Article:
What goes up, must come down, literally and figuratively. By now, we’d lost count of the number of flights we had caught and that first day in LA seemed like a lifetime ago. The concept of time and day had disappeared and jetlag had consumed us. I felt more like I should’ve be starting a Fightclub than hitting another country but sure enough we awoke after a restless flight in Beijing and zombied our way to the Airport express train.
Once you adjusted to the extra 10C degrees and double the humidity of Paris, the transfer is pretty straight forward to Dongzhimen station in downtown Beijing, Dong Cheng. I couldn’t believe our luck when we stumbled out of the station right into a waiting cab. But it wasn’t until we were at our hotel (after an unnecessarily long walk) that I had blindly handed over approx. $20-25AU to the cabbie instead of what should have been $5-10AU!
Travel tip: always be on your guard and suspect anyone and everyone are out to rip you off. Ok, its not that bad but keep your wits about you. (Honest) cabs are dirt cheap with a flagfall of only a few bucks for the first couple K’s then less than $1AU per km after that. All legit cabs have official markings and a sticker on the rear side window stating prices. If they try to pull a swift one on you just point to the sticker or ask for a receipt, if they try to haggle or give you excuses, just wave them off and move on. If they continue to hassle you, feel free to call them a “Zei” = thief and keep walking, they’ll get the point. This goes likewise for just about any store or market where haggling is used, if you don’t, you will be hit with the naïve tourist tax.
Temple of Heaven
The Temple of Heaven is more than just the temple (Hall of Prayer), its nearly 3 square km’s of parkland and a good 15min walk from the street, even longer if you’re caught out after dark as there are very few lights and the spaghetti of paths are poorly lit. The plus side to visiting at dusk is seeing a number of kite flyers along the Imperial Walkway. Kites are lit with flashing lights and as more slack on the string is given, the operator adds flashing lights along the string. Definitely quite the spectacle with the typically older male “pilots” loving all the attention from on lookers.
There are also scores of classes at work for exercise, martial arts, tai chi, religious and even swing and latin dancing, all very interesting to watch.
For general viewing however as mentioned its very dimly lit for the most part and the temple area closes around 5pm, once night falls there’s very little to see so its best to go during the day.
Travel tip: check opening times as they vary through out the year. A fee is payable on entry to the park, you can also buy tickets to the temple and other buildings or buy them at the entrance to the respective areas.
Forbidden City and Tiananmen Square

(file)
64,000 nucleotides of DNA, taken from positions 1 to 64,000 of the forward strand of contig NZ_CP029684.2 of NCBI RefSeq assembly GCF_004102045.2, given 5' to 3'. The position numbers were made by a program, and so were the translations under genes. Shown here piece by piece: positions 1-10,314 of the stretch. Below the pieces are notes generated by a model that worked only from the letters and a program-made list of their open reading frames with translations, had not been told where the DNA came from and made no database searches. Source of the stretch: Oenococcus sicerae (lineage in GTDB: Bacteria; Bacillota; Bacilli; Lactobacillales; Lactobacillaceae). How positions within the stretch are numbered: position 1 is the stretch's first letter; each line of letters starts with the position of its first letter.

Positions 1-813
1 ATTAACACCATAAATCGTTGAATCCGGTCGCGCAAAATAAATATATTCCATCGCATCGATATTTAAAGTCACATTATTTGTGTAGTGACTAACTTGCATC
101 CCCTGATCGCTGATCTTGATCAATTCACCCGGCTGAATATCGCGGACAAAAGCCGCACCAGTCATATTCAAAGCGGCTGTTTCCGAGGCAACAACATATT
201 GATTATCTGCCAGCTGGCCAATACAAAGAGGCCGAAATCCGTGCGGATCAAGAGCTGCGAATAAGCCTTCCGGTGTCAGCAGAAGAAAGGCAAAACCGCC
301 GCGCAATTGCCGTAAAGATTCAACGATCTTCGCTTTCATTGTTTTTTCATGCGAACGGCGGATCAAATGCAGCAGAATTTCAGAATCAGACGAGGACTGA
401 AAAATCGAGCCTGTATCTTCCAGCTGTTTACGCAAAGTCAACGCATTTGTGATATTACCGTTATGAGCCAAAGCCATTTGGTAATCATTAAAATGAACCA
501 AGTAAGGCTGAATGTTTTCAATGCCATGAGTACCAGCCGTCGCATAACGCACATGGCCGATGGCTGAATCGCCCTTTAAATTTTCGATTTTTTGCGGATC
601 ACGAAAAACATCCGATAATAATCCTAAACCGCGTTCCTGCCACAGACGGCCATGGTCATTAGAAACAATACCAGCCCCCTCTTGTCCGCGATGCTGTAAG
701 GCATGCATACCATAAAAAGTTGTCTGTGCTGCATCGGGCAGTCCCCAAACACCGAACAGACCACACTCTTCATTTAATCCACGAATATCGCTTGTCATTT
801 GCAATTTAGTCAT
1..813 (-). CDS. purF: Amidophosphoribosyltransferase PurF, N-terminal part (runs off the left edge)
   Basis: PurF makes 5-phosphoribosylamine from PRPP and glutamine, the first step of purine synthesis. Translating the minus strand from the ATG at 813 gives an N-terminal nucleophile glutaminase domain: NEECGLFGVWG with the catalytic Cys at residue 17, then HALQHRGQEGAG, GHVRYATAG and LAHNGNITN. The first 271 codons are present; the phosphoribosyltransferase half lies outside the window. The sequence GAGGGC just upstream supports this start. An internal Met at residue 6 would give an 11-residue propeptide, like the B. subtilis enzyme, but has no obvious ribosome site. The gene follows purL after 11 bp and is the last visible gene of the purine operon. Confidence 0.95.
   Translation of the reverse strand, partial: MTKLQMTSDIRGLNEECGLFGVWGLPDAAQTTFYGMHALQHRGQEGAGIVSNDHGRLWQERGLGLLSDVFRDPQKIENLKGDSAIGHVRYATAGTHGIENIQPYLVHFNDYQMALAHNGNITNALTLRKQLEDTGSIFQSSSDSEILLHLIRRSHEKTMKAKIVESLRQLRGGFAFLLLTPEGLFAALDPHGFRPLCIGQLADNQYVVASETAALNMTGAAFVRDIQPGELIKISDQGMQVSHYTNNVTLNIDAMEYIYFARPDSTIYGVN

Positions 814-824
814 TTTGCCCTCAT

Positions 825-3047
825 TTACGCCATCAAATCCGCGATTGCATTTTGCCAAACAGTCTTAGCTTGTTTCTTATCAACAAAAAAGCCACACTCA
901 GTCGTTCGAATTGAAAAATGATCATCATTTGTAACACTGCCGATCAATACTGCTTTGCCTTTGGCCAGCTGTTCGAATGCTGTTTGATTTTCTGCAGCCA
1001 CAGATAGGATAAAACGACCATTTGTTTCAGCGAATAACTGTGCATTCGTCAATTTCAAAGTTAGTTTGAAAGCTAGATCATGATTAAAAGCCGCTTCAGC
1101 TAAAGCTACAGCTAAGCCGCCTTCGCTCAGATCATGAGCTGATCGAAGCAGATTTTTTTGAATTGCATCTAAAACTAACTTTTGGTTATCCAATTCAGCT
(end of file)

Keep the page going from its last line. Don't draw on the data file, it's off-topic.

Travel tip: If you’re coming from the Temple of Heaven on metro line 5, you can either take the interchange at Chongwenmen to the southern end of Tiananmen Square or if you’ve seen a square before and want to avoid the every present protestors, change at Dongdan and get off at either Tiananmen East or West stops which drop you between the Square and the southern entrance to the Forbidden City.
Walking up to street level you begin to get a feel of just how colossal everything is. Looking back towards the Square and up at (what you may think is) the gates and battlements of the Forbidden city, people are dwarfed to the size of ants with the sheer numbers of visitors compounding the effect. Even the stairs up to the streets look like they were taken from your city’s favourite sporting venue.
Thanks to the ever present “threat” from protestors there is a strong military and police presence which can be a little intimidating to say the least. Walking through the gates leads to a huge courtyard area full of hawkers, beggars, people trying to sell you tours and souvenirs and general shifty types. If your water rations are running low you will be able to top up here but just be prepare to haggle for that too.
After close to half an hour of walking you will get to the actual gates to the Forbidden City and when they called it a city they’re not kidding! 999 buildings await you inside, so a fair portion of your day will be taken up exploring it. If that’s not your thing or you want to escape the barrage of people, exit out of the courtyard area either west or east and follow the moat around the surrounding wall either north or south to one of the corner towers for a great photo opportunity.
Photo tip: in the afternoon, photograph from the western side so they sun lights the wall and tower. On the off chance the smog isn’t so bad and there is some colouring in the sky, you may be lucky enough to get some colouring in the sky and get a nice silhouette shot from the eastern side.
With a little time to spare (and after having already walked to the northern gate) we decided to continue walking the back streets to our hotel. If you really want to get an idea of the city, this is the best way to see it. Basically Beijing is growing so fast that the new buildings and construction are popping up all around the once slum-ish areas without enough time for the original inhabitants to leave so you will notice after 3-4 blocks from common business/shopping/tourist areas the quality of buildings and living conditions dramatically decreases to the point of families bathing in the streets and selling fresh produce from the ground you’re walking on. Definitely a real eye opener.
After a couple miss turns and dead ends we were back to the familiar Hutongs around Luogu Alley and grateful for the bed we had to sleep on.
Next up, we take on the Great Wall!